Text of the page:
Litan argued that Visa and MasterCard might have grounds to file a lawsuit against retailers like CVS and Rite Aid if the card companies argue that all forms of their cards, even on an iPhone, should be acceptable in a store.

However, Peter Olynick, payments lead of Carlisle and Gallagher Consulting Group, said he doesn't see grounds for that kind of lawsuit. "It's up to the individual merchant what type of payment terminal they use and whether it's a card swipe or imprint machine or whatever," Olynick said.

He said MCX is finding ways to "sidestep Visa and MasterCard" and will probably allow payments over CurrentC to be made by what's known as an Automated Clearing House from a personal checking account that charges far lower fees to merchants than banks do for credit cards.

Credit card fees paid by merchants can run from 2% to 4%, with smaller retailers paying higher rates. By comparison, Square's technology allows any small business to attach its square card reader to a smartphone or tablet for a 2.75% fee.

Consumers might not care what fees a retailer pays to a credit card company, but it has become a major concern to large stores who have argued that lower fees could result in lower prices to consumers. "MCX has mobilized a fleet of the most powerful retailers in the US, giving them considerable bargaining power," said Jordan McKee, an analyst at 451 Research. "A group of high-volume merchants oriented around a common goal, with a collective, deep-seated hatred for swipe fees, is clearly something that the payments industry cannot completely disregard.

"Many of these merchants have been pushing back on swipe fees for years and feel their concerns have not been answered by the bank issuers and credit card networks," McKee said. "They see the transition to mobile payments as the opportune time to equal the score."

He argued that the MCX approach to keep its merchants locked to CurrentC by turning off NFC terminals is "undoubtedly misguided" and is a "scorched earth approach that attempts to stifle the competition. It's a classic case of businesses acting on their own self-interests while completely disregarding the consumer.

"Inevitably, these merchants will realize that limiting consumer choice at the point of sale is a significant misstep," he said. "MCX must understand that consumers are like water; you can try to constrain them, but they'll inevitably do what they want and cause damage along the way."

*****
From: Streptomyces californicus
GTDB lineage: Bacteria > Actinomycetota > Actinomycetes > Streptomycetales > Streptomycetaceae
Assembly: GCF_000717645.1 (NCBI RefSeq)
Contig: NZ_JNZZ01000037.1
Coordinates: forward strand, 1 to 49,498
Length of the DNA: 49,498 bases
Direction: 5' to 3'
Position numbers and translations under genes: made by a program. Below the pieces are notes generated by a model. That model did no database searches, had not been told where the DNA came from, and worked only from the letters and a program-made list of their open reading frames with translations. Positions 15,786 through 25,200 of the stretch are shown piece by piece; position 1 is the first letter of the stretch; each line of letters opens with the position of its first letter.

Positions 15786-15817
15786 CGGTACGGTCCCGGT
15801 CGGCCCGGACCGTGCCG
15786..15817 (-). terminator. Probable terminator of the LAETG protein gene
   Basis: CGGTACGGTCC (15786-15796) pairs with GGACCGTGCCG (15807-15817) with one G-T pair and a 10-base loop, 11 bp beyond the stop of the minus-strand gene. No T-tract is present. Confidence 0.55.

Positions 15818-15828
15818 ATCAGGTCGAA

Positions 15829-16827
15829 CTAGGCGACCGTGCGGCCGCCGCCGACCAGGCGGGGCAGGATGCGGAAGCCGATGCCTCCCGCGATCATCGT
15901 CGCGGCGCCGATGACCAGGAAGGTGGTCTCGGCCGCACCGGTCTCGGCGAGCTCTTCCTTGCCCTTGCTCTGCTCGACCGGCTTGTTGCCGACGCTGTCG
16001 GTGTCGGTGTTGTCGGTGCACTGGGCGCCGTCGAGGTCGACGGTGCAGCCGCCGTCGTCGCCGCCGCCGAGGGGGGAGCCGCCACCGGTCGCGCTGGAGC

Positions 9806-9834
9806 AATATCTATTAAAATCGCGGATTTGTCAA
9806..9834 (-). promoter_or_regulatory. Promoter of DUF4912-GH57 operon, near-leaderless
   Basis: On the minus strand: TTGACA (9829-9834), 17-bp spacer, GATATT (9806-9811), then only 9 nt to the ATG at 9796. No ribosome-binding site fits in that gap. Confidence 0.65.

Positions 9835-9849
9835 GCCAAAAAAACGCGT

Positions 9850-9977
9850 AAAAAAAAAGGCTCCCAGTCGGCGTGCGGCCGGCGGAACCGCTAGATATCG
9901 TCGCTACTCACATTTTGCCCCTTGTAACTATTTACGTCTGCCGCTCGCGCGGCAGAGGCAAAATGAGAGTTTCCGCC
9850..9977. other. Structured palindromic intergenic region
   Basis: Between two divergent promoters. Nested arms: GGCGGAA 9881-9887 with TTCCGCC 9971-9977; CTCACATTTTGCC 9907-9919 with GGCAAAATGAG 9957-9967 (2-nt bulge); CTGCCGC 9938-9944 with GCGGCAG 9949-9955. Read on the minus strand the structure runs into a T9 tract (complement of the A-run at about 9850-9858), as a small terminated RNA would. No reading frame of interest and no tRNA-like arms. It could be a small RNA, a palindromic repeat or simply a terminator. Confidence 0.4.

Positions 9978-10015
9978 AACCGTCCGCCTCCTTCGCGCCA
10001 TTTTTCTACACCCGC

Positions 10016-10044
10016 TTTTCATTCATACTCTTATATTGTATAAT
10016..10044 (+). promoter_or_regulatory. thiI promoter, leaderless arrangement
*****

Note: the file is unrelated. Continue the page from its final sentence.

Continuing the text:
Litan was more sympathetic to the plight of retailers: "I'm on the side of free competition and a big believer that there's not a fair playfield, since Visa, MasterCard and American Express have a virtual monopoly with over 80% of the market -- which is the definition of a monopoly.

"Walmart and Best Buy and others don't want Apple Pay because it just promotes the Visa and MasterCard payments approach and the retailers are just exhausted at having to pay these high rates," Litan said.

In the 2003 case, the large retailers had argued that Visa and MasterCard violated antitrust laws by forcing merchants to accept their debit cards if they wanted to accept their credit cards. Visa and MasterCard agreed to no longer require merchants to accept both types of cards and in addition to making the $3 billion settlement, the card networks lowered the fees they charged merchants for debit card transactions.

Though the MCX opposition to NFC payments could slow the adoption of mobile payments in the U.S., Litan took the other view.

"This battle will accelerate mobile payments and cause it to roll out faster because of the competition from Apple Pay," Litan said. "MCX has taken forever to roll out CurrentC and they should get off their duff. The question is whether they really are competitive, but they haven't done squat and have just been talking it about for years."